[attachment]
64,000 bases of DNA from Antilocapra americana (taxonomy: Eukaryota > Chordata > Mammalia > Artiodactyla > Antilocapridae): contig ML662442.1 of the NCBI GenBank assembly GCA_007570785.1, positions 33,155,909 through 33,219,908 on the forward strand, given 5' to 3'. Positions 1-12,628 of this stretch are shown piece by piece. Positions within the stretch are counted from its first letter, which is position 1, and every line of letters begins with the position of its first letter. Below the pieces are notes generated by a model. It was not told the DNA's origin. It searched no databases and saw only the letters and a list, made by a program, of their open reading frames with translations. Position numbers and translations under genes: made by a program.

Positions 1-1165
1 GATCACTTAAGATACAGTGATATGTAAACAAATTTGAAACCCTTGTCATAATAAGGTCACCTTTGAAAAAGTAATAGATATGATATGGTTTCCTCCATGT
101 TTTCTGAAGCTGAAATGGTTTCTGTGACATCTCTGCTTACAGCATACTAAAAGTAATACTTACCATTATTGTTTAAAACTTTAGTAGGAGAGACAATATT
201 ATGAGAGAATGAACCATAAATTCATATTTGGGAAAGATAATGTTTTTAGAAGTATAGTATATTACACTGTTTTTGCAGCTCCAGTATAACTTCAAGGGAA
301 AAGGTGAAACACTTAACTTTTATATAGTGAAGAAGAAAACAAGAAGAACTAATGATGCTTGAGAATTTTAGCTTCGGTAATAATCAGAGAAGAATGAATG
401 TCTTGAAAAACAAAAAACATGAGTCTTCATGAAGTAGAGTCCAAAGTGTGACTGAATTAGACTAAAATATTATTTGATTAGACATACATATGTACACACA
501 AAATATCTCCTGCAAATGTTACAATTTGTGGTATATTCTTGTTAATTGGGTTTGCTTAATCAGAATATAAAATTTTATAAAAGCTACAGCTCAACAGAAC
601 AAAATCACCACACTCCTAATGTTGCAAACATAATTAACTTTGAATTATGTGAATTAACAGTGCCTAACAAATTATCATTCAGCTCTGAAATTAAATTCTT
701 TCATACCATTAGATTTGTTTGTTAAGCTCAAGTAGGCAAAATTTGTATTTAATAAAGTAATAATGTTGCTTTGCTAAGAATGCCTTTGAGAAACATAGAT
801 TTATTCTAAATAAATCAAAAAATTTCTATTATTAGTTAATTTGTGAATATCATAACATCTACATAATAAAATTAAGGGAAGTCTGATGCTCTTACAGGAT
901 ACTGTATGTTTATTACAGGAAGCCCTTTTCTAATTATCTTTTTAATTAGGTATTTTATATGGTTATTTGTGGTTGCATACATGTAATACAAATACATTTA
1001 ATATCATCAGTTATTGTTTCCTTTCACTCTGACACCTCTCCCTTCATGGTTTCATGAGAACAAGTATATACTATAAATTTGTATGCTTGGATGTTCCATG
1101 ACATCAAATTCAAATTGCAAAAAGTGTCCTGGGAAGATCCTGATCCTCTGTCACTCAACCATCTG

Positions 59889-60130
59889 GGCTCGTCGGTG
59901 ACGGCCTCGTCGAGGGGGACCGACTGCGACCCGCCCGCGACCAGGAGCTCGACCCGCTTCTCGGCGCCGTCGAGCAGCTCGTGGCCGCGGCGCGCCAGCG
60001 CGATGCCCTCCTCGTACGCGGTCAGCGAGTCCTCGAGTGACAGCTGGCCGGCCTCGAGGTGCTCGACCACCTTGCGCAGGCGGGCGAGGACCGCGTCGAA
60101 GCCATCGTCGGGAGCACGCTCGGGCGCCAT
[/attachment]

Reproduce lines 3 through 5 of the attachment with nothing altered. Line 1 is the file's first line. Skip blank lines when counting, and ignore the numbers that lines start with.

1 GATCACTTAAGATACAGTGATATGTAAACAAATTTGAAACCCTTGTCATAATAAGGTCACCTTTGAAAAAGTAATAGATATGATATGGTTTCCTCCATGT
101 TTTCTGAAGCTGAAATGGTTTCTGTGACATCTCTGCTTACAGCATACTAAAAGTAATACTTACCATTATTGTTTAAAACTTTAGTAGGAGAGACAATATT
201 ATGAGAGAATGAACCATAAATTCATATTTGGGAAAGATAATGTTTTTAGAAGTATAGTATATTACACTGTTTTTGCAGCTCCAGTATAACTTCAAGGGAA